Brandon Clarke: Hustle

Our scouting grades represent the composite opinion of at least three different scouts. Each category is graded based on how we view a player’s current ability level relative to NBA players at the same position (guard, wing, forward or big). A grade of 1 indicates replacement level, a grade of 5 indicates NBA average, and a grade of 10 indicates historically elite. Our composite scouting notes help provide context for our grades.




Clarke seems to have limitless energy, especially on the defensive end. This is helped by the fact that he can cover much ground with little effort due to his aforementioned efficient running form. He is always looking to dig holes and take souls as a help defender. Offensively, he is active albeit in a way to set himself up for buckets as opposed to creating opportunities for his teammates off-ball. Clarke is also not afraid to mix it up in the post for rebounds and to deny the ball from bigger players.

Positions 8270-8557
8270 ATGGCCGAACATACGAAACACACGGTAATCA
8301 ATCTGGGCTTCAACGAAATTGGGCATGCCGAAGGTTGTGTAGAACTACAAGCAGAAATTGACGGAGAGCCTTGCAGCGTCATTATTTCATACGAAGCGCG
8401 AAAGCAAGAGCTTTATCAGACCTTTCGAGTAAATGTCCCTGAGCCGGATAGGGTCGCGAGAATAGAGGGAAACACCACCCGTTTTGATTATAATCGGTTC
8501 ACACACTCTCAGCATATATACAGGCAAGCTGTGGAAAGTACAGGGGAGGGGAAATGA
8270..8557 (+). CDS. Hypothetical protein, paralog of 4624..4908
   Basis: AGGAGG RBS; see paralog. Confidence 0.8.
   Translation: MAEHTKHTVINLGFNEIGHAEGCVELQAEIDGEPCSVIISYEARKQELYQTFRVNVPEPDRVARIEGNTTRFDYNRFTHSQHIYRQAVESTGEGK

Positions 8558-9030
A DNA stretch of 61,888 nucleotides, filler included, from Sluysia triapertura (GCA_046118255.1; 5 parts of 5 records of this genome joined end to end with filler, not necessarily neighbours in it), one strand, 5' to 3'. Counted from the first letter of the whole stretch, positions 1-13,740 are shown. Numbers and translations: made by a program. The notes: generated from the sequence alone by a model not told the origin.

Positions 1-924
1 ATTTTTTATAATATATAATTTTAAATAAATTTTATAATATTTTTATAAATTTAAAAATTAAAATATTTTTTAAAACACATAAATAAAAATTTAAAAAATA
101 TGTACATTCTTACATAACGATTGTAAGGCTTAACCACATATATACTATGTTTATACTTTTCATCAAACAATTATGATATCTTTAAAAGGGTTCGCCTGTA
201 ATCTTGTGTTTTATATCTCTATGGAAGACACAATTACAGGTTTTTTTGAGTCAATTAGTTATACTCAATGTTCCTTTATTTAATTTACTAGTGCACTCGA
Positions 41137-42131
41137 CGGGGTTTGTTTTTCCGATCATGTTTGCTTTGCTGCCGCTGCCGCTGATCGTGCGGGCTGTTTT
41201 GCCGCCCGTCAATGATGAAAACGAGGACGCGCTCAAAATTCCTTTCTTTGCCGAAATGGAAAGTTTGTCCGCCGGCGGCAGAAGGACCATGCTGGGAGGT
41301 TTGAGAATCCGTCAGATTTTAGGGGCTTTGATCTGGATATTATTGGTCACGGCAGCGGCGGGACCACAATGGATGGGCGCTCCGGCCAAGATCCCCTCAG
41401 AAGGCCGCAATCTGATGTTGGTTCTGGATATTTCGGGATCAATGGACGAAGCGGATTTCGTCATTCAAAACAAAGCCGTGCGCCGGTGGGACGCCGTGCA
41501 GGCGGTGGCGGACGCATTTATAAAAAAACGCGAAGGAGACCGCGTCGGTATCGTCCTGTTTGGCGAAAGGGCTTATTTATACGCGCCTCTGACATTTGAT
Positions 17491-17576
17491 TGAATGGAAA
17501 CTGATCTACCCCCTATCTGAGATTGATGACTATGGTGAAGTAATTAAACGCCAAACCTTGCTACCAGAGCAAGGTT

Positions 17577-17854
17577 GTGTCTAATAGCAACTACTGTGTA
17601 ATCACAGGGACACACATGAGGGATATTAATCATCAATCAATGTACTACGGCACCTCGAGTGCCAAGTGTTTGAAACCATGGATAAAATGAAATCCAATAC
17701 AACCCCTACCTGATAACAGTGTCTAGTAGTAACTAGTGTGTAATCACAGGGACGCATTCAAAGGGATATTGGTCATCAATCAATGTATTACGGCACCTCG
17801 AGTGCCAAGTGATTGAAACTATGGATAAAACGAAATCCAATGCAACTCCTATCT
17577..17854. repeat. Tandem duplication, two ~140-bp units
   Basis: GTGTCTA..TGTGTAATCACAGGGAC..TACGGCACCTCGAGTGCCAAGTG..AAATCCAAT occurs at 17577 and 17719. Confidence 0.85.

Offensive rebounding

He can highpoint the ball well in traffic due to his anticipation and leaping ability, but he is not going to provide surplus value on the offensive glass over most bigs under the hoop. He does not have the strength to bully defenders for inside rebounds but has the instincts to be a helpful rebounding when crashing in from the perimeter. He will be able to track down long rebounds for extra possessions and will make defenders pay if they do not at least put a body on him.


Defensive rebounding

Clarke does a good job staying disciplined on the glass and boxing out his man, but sometimes even good technique cannot make up for the size difference he faces against many college big men and will continue to face in the NBA. He has a weaker base than most bigs and will be exposed as a small-ball five on the glass.


Transition offense

Clarke is an effective, if somewhat one-dimensional transition threat. While he does have the capability to handle the ball going full speed in a straight line, he often usually just fills a lane and looks for a hit ahead pass. Outside of this, he does not add much value in transition given his current inability to space to three.


Transition defense

Clarke gets back in a hurry because of his solid speed and is good at making sense of transition chaos. Quicker than most to diagnose and diffuse transition action because of his comfort with going off-script as a defender.